In our last blog post, we created a pseudo cluster to show how Kubernetes works inside. Today we are going to add a second node and make sure the cluster utilizes it.
What about having more than one node? What if we would like to schedule pods on 2 nodes? It is as simple as running kubelet on another node and making sure it connects to our API Server.
First of all, we assume that we have the first node from our previous blog post, with 10.135.53.41 internal IP, running API Server, etcd and nginx deployment.
Now let’s create a second one, ssh to it and run kubelet there.
now on node1, we can check if the node has been recognized:
This is how our nodes look like now:
Next, let’s scale up our nginx deployment:
we can see that they are scheduled on both nodes.
Wait, can you see that pods have duplicated IP addresses? This is because we don’t have a way to manage IP address for pods among all nodes, this also means that there is no communication between pods located on different nodes.
To fix that we have to introduce another cluster component – network fabric.
KUBERNETES NETWORKING USING FLANNEL
Kubernetes makes specific assumptions about networking in the cluster:
- pods can communicate with each other by using unique pod’s IP address
- nodes can communicate with pods using unique pod’s IP address
- the IP that a container sees itself as is the same IP that others see it as
Kubernetes assumes that each pod and service in a cluster has a unique IP address and can communicate with other pods using their IP addresses. To achieve that we need a way to assign subnet of IP address for each node and ask Docker to use it when spawning containers, then we have to establish a non-NAT communication between these IP address. There is a lot of ways to do that, here we are going to focus on Flannel.
Flannel is one of the easiest ways to achieve these assumptions. Basically, Flannel runs as an agent on each node and is responsible for allocating a subnet for that node out of configured address space. That subnet is used by docker to obtain IP addresses for pods. Each subnet together with node’s IP address is stored in etcd and is readable by all agents. This allows flannel to obtain node location for given pod’s IP and forward traffic to that node.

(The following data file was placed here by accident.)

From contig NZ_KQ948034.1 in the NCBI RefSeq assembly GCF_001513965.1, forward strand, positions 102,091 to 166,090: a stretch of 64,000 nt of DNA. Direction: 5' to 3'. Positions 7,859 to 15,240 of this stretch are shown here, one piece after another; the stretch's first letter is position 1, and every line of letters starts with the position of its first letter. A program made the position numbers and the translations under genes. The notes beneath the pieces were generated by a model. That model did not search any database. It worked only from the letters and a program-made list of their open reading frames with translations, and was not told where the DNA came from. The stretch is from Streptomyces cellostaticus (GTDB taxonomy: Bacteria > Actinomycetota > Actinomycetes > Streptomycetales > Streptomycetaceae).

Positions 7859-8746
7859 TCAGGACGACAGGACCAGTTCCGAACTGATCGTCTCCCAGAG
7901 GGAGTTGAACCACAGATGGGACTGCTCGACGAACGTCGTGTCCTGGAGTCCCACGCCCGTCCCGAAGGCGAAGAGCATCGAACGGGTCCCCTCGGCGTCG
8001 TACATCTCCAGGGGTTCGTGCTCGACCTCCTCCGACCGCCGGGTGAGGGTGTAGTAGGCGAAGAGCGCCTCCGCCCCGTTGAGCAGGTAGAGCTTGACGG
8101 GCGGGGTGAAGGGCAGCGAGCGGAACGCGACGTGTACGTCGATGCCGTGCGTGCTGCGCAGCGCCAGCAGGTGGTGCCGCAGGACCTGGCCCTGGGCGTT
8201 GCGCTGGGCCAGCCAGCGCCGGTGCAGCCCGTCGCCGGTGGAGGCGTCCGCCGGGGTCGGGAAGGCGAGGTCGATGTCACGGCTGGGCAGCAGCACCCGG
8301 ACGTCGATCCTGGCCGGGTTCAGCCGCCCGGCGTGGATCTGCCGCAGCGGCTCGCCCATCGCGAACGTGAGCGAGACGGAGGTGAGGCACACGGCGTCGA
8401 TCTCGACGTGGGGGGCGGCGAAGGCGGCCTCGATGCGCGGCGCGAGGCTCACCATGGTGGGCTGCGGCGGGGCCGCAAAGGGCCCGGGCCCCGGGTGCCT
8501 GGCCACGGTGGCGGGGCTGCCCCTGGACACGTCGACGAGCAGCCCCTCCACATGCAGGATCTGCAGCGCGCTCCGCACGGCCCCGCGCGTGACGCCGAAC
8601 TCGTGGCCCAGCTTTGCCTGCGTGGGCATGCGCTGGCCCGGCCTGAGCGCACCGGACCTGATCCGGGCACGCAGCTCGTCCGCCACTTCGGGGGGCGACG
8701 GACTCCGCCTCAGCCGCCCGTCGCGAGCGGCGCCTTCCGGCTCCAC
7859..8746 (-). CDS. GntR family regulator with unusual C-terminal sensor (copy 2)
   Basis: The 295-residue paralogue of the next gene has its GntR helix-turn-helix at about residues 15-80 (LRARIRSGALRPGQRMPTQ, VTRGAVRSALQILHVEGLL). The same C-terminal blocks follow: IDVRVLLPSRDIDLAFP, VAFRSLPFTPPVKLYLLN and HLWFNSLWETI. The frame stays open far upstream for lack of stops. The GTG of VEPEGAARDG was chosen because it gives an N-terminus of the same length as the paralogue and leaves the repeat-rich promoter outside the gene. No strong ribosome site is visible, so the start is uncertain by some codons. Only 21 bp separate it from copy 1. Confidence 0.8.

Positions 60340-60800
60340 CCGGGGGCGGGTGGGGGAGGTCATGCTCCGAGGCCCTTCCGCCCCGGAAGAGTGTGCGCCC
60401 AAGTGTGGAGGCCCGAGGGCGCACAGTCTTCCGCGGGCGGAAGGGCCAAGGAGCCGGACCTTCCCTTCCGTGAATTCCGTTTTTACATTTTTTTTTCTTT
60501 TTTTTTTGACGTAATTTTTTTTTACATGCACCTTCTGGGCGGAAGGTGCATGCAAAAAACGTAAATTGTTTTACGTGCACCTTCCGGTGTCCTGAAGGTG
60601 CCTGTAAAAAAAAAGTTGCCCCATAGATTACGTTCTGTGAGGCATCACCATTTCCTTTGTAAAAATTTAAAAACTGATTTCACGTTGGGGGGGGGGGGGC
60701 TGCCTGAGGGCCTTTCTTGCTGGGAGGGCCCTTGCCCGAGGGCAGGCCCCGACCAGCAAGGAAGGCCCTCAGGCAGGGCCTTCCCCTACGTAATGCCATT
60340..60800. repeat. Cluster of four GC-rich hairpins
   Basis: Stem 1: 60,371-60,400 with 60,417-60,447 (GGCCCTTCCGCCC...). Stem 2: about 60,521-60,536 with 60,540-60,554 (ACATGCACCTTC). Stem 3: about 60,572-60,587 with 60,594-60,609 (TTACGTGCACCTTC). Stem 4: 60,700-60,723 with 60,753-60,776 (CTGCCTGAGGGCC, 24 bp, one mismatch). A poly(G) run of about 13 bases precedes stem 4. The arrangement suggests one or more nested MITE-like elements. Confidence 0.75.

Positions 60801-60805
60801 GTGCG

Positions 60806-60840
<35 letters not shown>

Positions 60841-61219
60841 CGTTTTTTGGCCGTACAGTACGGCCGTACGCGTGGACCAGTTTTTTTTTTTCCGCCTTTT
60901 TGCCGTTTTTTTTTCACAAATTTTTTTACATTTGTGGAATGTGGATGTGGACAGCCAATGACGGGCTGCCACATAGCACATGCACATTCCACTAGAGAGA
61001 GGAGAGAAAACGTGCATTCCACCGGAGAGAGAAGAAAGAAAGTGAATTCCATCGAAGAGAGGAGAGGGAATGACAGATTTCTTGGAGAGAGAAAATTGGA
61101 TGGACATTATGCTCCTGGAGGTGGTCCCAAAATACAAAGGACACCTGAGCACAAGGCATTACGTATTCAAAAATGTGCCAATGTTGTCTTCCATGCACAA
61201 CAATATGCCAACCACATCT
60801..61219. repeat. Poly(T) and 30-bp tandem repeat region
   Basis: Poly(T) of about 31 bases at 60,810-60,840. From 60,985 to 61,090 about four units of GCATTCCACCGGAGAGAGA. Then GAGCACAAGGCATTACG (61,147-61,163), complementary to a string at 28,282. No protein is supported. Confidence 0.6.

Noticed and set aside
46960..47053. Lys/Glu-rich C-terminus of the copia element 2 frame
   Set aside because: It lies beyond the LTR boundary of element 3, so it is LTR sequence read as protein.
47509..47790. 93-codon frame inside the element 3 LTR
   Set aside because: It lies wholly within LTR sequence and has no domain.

This is how our networking will look like, it also shows how flannel works in the big picture.
Applying what we’ve just learned, now we can run flannel on our nodes. The tricky part is to configure docker to use flannel. This is what we are going to do:
- run flannel on both nodes pointing it to our etcd
mk-docker-opts.shshipped with flannel. It generates script file with docker environment variables. The file is sourced by docker.
- insert initial flannel configuration to etcd using
and now we can check pods’ IP addresses and try to ping them on different nodes:
Sweet, we have a pod to pod communication and this is how our nodes look like now:
LOAD BALANCING BETWEEN NODES
So now we have both nodes fully capable of running pods, what about receiving traffic?
Currently, we accept traffic only on the first node, it will be forwarded to pods on the second node (by flannel) but this is not high availability solution – the first node is single a point of failure.
To solve that we should install Kube Proxy on all worker nodes, after doing that we can add an icing on our cake – DigitalOcean Load Balancer and balance ingress between nodes.
Everything works, we could even assume that we have production ready cluster 😀 but of course, we are far from that.
This is how our cluster looks now:
In this blog post, we have learned how nodes in the cluster communicate together and how pods are exposed to the outer world through services. There are more aspects of Kubernetes that we need to cover before we can say that our cluster is production ready. We are going to cover them in future blog posts, so stay tuned!